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The Esports Industry Bubble – Is it real? Should We Worry?

Can investment in esports continue to grow? Or should we expect the bubble to burst in the near-future?

The financial world likes to portray esports as a highly lucrative industry that will soon be ready to go toe-to-toe with conventional sports. We’re continually being bombarded about the exponential growth of the industry, emphasizing its market value and illustrating its omnipresence in the modern world. In short – there’s lots of hype.

But lately, industry insiders have starting discussing an issue that could potentially plague the esports industry. They call it the “esports bubble” and it could result in specific ramifications for both investors and esports fans.

Esports Bubble 101

According to Reuters, global esports revenues in 2019 will surpass $1 billion – a 27% increase from 2018. This growth is due to new advertising revenues as well as lucrative sponsorship deals and media acquisition rights.

Clearly, investors aren’t afraid of pouring hundreds of millions of dollars into the rapidly growing esports industry. They continue to put their money where their mouths are – placing high expectations for turning many millennials’ favourite pastime into an industry to be reckoned with.

However, some prominent figures are beginning to question the worth of the esports industry. Some believe the numbers may be inflated and the value of the industry may be overstated.

With everyone and their mother investing in esports, it’s easy to lose track of just how much real growth the industry is experiencing. Top-tier players are boasting 7-figure salaries, esports organizations are investing heaps of money into support staff (nutritionists, fitness instructors, psychologists), and events are becoming more lucrative with each passing iteration. 

On top of that, growing prize pools of top-tier events are breaking the boundaries of conventional sports. Incredibly, Dota 2 The International – the annual Dota 2 esports world championship tournament – has over $35 million in accrued prize pool money. Other esports events aren’t as lucrative, but they’re still well over several million dollars in total prize money.

And it’s all powered by big investment dollars – sponsorship, media rights, and venture capital. 

So what happens if the viewership numbers are exaggerated, as some experts suggest? Ad revenue will suffer, and investors might start making ROI inquiries. If so – what happens when new investment stops pouring in? Will the bubble burst?  Fortunately, there are no signs of investor deal-flow drying up anytime soon.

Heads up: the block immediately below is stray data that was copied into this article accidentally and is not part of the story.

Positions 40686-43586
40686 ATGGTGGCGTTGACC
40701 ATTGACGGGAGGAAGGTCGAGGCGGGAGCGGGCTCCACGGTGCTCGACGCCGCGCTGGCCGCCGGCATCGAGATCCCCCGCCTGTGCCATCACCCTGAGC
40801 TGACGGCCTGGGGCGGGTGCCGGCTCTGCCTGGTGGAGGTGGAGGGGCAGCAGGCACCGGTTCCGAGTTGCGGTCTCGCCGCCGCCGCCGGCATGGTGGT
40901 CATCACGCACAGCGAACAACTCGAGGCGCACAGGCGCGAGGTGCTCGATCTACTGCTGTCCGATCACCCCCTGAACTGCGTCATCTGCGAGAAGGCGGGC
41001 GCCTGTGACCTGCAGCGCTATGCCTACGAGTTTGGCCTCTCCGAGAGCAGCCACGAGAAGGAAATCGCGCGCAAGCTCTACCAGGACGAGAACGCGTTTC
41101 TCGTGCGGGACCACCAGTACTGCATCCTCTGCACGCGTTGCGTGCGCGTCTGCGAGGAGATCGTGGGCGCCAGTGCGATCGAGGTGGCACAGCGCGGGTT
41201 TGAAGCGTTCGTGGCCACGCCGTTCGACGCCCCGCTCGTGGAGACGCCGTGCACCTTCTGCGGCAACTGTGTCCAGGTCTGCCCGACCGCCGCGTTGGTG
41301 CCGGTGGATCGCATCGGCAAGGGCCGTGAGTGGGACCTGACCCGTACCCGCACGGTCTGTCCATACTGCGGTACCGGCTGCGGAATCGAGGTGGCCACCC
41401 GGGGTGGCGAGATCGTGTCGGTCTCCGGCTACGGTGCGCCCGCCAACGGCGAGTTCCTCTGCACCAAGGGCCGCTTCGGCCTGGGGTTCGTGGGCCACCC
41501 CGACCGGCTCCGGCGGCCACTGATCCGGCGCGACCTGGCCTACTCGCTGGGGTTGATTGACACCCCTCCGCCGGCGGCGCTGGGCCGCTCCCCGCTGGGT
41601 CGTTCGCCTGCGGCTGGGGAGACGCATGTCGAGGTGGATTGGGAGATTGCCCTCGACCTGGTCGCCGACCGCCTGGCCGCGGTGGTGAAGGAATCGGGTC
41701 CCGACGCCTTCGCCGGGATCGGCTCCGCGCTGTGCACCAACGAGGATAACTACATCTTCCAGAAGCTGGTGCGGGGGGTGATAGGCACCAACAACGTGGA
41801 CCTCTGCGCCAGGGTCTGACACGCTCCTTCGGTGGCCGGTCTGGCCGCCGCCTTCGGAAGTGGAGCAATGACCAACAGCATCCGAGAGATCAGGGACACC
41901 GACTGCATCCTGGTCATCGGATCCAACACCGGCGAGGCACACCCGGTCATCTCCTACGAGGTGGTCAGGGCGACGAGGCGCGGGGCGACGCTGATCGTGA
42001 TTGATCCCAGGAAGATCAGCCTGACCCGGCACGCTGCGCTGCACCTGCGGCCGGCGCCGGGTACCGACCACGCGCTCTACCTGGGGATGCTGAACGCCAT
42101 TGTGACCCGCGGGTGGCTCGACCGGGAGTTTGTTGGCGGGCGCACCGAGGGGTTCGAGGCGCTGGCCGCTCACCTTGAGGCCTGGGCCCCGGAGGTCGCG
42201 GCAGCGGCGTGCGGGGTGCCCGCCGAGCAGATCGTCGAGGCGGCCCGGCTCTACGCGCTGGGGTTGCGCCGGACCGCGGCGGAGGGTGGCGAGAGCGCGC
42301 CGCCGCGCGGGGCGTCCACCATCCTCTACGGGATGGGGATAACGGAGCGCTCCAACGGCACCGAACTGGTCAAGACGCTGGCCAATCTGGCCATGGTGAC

Better yet, the newest round of investment (sponsorship deals and acquisitions) are strong and abundant – Evil Geniuses bought Echo Fox’s League of Legends Championship Series spot for over $30 million USD. They are clearly bullish on the esports space and have the sponsorship backing and viewership to be so.

Logo: Evil Geniuses

Well-known esports organizations are also buying up rosters – NRG’s Counter-Strike: Global Offensive’s roster for (rumoured) $3 million USD. Drake’s esports organization, 100 Thieves, bought Renegades’ roster recently for an undisclosed amount of money.

Combine this with a massive wave of new partnership deals and the entry of non-endemic brands into the space (who are finally starting to recognize the value of esports) and there’s lots of reasons to think the esports industry is a long way from bursting.

Is the Future of Esports in Imminent Danger?

While there’s certainly lots of hype about esports right now, there’s also no reason to think it will slow down any time soon. And certainly no one thinks the esports industry is going away – it’s already proven it’s for real. There’s a very healthy ecosystem already built of investors, organizations, and passionate players willing to continue competing, even if the industry does experience a plateau in the future.

But we don’t think that will happen. The industry is growing too consistently, with new markets developing and more people consuming esports content each and every day. Given the growing industry demographics, the potential to monetize viewership more efficiently, and the rising franchising trends taking place, a dotcom-style bubble burst isn’t something we see on the horizon anytime soon.

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